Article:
Lugnut
Lugnut HalfDork
3/14/10 10:32 p.m.

Yeah I really don't get it. I had unintended acceleration in my Spitfire once when the throttle return spring broke. I put it in neutral and turned off the car. Guess what. No more acceleration.

pigeon
pigeon HalfDork
3/14/10 10:42 p.m.
iceracer wrote: I am confused on what David Justo wrote/said. "If an engine does not shut down then the gears are spinning past their maximum rpm and completely sieze the engine." Huh, no kabish.

Agreed - this was supposedly what the "Toyota resident expert" said - if the brakes and gas go at the same time the engine will seize. WTF?! Does braking force the trans to the lowest possible gear so that the motor will overrev if the gas is still being applied? How does that work? Someone needs to adequately explain this one to me.

Wally
Wally SuperDork
3/14/10 10:44 p.m.
ignorant wrote:
irish44j wrote: Same morons that have to call AAA to change their tires because they don't know how to work the lug nuts....
Hey, I have AAA and I have them change tires. In the winter and snow. I've used it once, and It was nice to not have to lie down in the snow.

Most people could do it but it's convenient not to. I was never bothered by that when i did road service. Most people call and go about what they were doing, work shopping ect, and i'd come by and change the tire. I made a couple bucks, they got to keep doing what they were doing and everyone is happy. I've used it myself at times when i could just leave a key with the car and go about my day.

JeepinMatt
JeepinMatt HalfDork
3/15/10 1:14 a.m.

Anyone remember that story about the Grand Cherokee accelerating unintentionally at some car wash while being driven by an employee, then wrecked it? I don't doubt that these problems appear from time to time, but I think most of it is irresponsible people who can't be bothered to pay attention to their driving and/or don't know how to properly drive a car.

forzav12
forzav12 New Reader
3/15/10 1:46 a.m.
Lugnut wrote: Yeah I really don't get it. I had unintended acceleration in my Spitfire once when the throttle return spring broke. I put it in neutral and turned off the car. Guess what. No more acceleration.

More like "unexpected acceleration" in a Spitfire.

ignorant
ignorant SuperDork
3/15/10 6:09 a.m.
pigeon wrote:
iceracer wrote: I am confused on what David Justo wrote/said. "If an engine does not shut down then the gears are spinning past their maximum rpm and completely sieze the engine." Huh, no kabish.
Agreed - this was supposedly what the "Toyota resident expert" said - if the brakes and gas go at the same time the engine will seize. WTF?! Does braking force the trans to the lowest possible gear so that the motor will overrev if the gas is still being applied? How does that work? Someone needs to adequately explain this one to me.

If you read the article, you'll find that all the force goes through a planetary gear set. Page three has a diagram. Effectively one set of forces goes through one planet gear, another set goes through another gear, etc. If you did what the guy said, you'd get the planets all trying to move in different directions and therefore, t3h jamming of the gears..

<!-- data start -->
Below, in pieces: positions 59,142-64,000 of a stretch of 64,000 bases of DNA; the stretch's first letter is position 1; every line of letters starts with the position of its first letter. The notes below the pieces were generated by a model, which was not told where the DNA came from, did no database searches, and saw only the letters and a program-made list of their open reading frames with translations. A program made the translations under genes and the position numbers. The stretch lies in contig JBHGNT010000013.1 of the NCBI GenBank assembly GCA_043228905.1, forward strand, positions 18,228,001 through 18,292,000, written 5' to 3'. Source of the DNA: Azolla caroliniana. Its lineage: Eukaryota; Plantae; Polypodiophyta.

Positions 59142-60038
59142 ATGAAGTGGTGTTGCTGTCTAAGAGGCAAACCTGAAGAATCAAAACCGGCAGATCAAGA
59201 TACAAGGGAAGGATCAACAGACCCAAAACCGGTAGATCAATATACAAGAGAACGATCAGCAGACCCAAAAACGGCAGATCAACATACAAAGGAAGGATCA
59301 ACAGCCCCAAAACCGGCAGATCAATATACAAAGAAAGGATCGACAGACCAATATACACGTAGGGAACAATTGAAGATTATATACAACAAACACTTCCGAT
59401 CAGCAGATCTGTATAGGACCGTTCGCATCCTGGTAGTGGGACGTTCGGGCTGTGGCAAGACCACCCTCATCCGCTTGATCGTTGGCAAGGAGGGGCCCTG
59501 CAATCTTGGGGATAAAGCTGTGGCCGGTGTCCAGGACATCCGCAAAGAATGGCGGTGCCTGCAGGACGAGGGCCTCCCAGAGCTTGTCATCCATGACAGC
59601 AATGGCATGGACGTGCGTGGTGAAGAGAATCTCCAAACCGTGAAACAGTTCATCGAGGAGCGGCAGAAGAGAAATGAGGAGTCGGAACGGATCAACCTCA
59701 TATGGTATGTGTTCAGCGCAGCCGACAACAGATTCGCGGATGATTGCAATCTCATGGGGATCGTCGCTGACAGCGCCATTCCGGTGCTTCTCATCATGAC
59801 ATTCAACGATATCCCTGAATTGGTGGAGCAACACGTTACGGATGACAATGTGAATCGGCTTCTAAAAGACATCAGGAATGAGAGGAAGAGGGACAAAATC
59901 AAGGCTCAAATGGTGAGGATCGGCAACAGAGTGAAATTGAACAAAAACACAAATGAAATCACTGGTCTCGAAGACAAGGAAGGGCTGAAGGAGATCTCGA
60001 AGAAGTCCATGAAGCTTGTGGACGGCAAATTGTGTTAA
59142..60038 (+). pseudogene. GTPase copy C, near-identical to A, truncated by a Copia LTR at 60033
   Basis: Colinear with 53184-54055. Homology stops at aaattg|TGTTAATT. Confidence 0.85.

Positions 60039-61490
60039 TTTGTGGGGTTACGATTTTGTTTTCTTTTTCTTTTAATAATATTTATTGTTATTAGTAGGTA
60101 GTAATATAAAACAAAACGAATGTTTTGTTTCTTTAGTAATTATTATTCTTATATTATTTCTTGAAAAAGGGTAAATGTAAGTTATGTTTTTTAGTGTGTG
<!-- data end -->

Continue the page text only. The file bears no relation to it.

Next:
http://jalopnik.com/5493033/gallery/3

kb58
kb58 Reader
3/15/10 8:51 a.m.

Okay, now the media's saying:

both the front and rear brakes were worn and damaged by heat, consistent with Sikes saying that he stood on the brake pedal with both feet and was unable to stop the car. But if the fail-safe system worked properly, the brakes wouldn't have been damaged because power would have been cut to the wheels.

l don't know what to believe...

DirtyBird222
DirtyBird222 Dork
3/15/10 8:59 a.m.

Had a customer come into work the other day with a claim that "I had one incident where I went to step on the brake pedal and the car accelerated very quickly, pressed all the way down on the brake and the car continued to accelerate." Before I even got into the car to try and duplicate the problem I asked to speak to said customer and asked him a few questions. 1) Do you know you drive a Honda? "Yes." 2) You know this is not Toyota? "Yes." 3) Could it have been possible that you had your foot on the accelerator pedal instead of the brake pedal, causing you to continually accelerate with more pressure being applied to the pedal? "OMG, I never thought about that!"

John Brown
John Brown SuperDork
3/15/10 9:16 a.m.

We had a little old lady buy a GTI DSG 2 weeks ago and want to return it because of "unintended acceleration". Apparently if she stepped on the gas all the way down "the tires would squeal and the car would go to 100 really fast"...

We asked if the she would lift her foot off the pedal and she said "what's the fun in that?"

Awesome.

pilotbraden
pilotbraden New Reader
3/15/10 10:03 a.m.

I had the unintentional acceleration regularly for several days. I had blown the engine in a contour svt and needed to drive to work. I got my MB 190e 2.3 16v out of the garage after sitting all winter and did not check it very carefully. It had a gummed uo throttle cable that would result in sticking at WOT. I merely had to put my toe under the pedal and it would be normal until I put it all the way down again. The thief that stole the car several days later was not quite as lucky.

kb58
kb58 Reader
3/15/10 11:05 a.m.

So Toyota says that if the gas pedal and brake are held down, the engine disengages. The driver in question claims he did just that and it kept going, and the burnt brakes back him up... or do they.

What if the driver kept the car floored and applied 2/3 brake effort - enough to get the brakes really hot, enough to light the brakes lights, but not enough to cause the disengagement? I wonder how much brake pedal effort it takes for the auto-disconnect to activate.

They say he was going up to 90mph or so, but what's the top-speed of that car? Probably more, so "if" he kept it floored and dragged the brakes enough to bring it down to 80-90mph or so... Just looking at all the possiblities.